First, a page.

ISBN: 978-1-4392-1527-2

Page Count: -

Publisher: N/A

Review Posted Online: May 23, 2010

Did you like this book?

No Comments Yet

Overall, a fascinating, practical read by a knowledgeable author that could have been significantly improved by some...

SELFIE MADE

YOUR ULTIMATE GUIDE TO SOCIAL MEDIA STARDOM

A step-by-step guide to becoming a social media star.

Debut author Rojas draws on her experience as the co-founder and CEO of DigiTour to put together a book of practical advice for teens aspiring to become social media stars. The book lays out concrete steps for doing everything from picking a platform to building a loyal following to monetizing online success. Case studies focus on individual social media celebrities and their paths to stardom, punctuated with lists, photos, questions for reflection, definitions, and, at the end, pages for note-taking. Throughout, Rojas provides opportunity for self-reflection, urging readers to think about what makes them unique, to become creators in their own right, and to seriously consider the downsides of fame. The book’s voice is clear and easy to read, balancing her serious, no-nonsense wisdom with wit and enthusiasm; the stern but nurturing tone makes it clear why social media stars sometimes call her “mom.” The book begins with reminders about basic online netiquette as well as internet safety guidelines. Unfortunately, the majority of social media stars profiled appear to be white, and the book’s references to teen girls lining up to see teen boy stars feel both heteronormative and gendered, not to mention an oversimplification of the complexities of fandom.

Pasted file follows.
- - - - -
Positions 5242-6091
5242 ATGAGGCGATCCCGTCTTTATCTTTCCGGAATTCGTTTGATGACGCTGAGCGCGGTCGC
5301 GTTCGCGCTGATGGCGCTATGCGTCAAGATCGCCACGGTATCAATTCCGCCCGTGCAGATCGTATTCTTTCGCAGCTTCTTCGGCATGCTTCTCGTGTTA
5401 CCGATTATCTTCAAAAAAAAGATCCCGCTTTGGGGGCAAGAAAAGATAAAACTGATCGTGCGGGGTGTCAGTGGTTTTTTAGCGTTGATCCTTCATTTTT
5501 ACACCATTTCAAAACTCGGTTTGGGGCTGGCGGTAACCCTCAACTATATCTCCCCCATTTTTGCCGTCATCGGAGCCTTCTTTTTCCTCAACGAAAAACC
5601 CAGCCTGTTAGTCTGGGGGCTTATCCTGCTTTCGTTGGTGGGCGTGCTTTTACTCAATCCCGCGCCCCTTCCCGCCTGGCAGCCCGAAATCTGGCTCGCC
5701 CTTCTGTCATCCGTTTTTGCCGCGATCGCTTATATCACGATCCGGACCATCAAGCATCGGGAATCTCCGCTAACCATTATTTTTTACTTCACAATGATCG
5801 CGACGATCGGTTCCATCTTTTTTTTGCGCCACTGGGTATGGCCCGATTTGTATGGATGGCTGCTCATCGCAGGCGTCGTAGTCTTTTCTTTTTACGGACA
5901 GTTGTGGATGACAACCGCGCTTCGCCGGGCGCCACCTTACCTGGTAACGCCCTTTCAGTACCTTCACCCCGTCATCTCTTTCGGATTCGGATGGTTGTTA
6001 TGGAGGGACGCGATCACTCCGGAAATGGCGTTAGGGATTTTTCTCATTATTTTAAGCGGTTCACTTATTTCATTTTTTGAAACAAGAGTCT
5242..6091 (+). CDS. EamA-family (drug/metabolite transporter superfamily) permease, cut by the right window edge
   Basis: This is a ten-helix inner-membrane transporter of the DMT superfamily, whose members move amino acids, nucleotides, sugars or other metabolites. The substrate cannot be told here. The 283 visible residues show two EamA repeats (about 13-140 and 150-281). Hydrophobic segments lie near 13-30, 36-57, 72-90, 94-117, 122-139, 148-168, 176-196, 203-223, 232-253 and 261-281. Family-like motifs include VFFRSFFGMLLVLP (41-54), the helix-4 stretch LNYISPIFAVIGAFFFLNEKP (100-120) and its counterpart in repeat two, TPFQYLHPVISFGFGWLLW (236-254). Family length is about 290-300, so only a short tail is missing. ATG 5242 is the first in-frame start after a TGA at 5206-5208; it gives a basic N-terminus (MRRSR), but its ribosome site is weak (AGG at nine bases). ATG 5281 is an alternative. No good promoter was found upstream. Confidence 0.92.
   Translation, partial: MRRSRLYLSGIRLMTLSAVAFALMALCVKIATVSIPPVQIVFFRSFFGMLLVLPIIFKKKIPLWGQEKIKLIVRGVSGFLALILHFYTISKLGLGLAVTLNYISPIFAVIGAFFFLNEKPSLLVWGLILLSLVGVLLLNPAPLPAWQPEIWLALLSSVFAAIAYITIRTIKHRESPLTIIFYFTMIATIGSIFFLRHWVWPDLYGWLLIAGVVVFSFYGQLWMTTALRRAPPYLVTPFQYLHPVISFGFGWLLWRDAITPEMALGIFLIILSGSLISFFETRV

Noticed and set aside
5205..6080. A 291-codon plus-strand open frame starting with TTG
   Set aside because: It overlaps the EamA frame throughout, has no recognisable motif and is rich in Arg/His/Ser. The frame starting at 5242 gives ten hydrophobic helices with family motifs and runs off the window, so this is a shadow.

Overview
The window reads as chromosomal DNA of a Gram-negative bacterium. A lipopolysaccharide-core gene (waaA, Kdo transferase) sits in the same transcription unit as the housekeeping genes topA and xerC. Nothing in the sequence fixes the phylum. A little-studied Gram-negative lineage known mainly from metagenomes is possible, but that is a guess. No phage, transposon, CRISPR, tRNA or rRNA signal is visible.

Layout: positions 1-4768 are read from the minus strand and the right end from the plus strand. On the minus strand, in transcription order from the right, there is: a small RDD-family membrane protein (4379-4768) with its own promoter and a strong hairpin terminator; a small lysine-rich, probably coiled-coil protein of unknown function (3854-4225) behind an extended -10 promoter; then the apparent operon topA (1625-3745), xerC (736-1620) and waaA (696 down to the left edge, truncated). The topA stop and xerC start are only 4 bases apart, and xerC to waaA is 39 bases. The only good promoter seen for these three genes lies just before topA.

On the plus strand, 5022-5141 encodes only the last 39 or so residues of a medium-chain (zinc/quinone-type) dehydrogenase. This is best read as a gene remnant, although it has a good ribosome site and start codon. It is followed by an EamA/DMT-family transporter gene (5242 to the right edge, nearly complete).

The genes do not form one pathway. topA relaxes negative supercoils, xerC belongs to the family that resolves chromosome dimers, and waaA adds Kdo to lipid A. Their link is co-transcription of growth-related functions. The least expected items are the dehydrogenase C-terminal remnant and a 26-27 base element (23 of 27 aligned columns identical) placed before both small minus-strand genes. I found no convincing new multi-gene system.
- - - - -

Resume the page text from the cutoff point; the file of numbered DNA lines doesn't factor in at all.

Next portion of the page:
Overall, a fascinating, practical read by a knowledgeable author that could have been significantly improved by some attention to diversity. (Nonfiction. 13-18)

Pub Date: Oct. 16, 2018

ISBN: 978-1-250-19674-3

Page Count: 272

Publisher: Wednesday Books

Review Posted Online: June 24, 2018

Kirkus Reviews Issue: July 15, 2018

Did you like this book?

No Comments Yet
more